It's a common (usually in the US?), but incorrect, use of the word 'snaffle' to mean a single-jointed mouthpiece. The correct definition of a snaffle is a direct pressure bit, I.e. No shanks, that can actually have any kind of mouthpiece you like.
HOWEVER, there is such a thing as a hanging snaffle that has short 'shanks' ABOVE the bit rings but not BELOW, so as to provide slight poll pressure yet remain a direct pressure bit.
Just becuase it is jointed doesn't make it a snaffle...... there are solid snaffles, but becuase they are solid mouth pieces does that make them curbs? No! If a bit is jointed and has shanks then it is a jointed curb..... if a bit has shanks it uses leverage and therefore it is a curb whether it is jointed or not....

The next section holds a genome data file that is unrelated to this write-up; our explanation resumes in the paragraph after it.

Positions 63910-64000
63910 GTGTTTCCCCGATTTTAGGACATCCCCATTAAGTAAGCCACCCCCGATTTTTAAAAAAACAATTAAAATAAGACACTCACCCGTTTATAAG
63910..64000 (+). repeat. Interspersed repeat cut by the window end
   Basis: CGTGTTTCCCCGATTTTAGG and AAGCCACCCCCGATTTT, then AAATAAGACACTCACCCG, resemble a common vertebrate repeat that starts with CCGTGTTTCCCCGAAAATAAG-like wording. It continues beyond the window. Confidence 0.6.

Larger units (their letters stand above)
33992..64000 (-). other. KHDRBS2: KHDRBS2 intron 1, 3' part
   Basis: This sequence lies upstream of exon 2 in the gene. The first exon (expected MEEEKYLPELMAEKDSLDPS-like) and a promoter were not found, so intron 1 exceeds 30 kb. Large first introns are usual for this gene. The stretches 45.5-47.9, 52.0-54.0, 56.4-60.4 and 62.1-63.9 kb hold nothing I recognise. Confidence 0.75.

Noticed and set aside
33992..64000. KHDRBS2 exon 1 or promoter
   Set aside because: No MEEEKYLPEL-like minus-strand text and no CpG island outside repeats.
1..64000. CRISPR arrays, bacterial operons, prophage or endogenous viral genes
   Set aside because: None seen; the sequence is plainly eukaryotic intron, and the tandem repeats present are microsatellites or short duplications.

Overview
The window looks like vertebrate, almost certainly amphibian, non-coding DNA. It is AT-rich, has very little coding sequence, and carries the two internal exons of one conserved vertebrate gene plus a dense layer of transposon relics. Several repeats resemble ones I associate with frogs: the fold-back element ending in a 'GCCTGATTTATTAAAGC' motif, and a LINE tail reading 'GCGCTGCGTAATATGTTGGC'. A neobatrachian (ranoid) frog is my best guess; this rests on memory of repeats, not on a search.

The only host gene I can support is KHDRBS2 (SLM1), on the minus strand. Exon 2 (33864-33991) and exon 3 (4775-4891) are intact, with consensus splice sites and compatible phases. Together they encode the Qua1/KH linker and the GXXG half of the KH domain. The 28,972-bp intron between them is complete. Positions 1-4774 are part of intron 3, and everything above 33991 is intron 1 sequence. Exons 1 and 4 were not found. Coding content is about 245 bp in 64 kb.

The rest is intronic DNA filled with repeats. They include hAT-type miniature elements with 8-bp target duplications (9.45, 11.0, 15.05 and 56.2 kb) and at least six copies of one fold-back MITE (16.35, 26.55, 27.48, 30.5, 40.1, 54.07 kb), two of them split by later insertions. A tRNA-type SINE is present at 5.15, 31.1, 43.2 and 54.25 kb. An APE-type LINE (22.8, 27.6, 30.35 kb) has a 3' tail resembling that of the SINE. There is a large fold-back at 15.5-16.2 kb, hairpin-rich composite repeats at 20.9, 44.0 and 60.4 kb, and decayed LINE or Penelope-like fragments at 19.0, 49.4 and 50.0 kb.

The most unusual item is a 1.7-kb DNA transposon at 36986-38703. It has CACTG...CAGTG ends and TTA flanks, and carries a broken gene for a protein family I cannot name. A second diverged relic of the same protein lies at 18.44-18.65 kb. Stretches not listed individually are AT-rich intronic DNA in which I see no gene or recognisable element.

I don't use the term curb bit, rather there are shanked bits and snaffle bits. A curb bit is a bit with shanks. Whether or not the mouthpiece is solid or jointed does not matter. So if you have a bit with shanks and the mouth piece is jointed its a curb.
There are hundreds of different types of these two basic bits.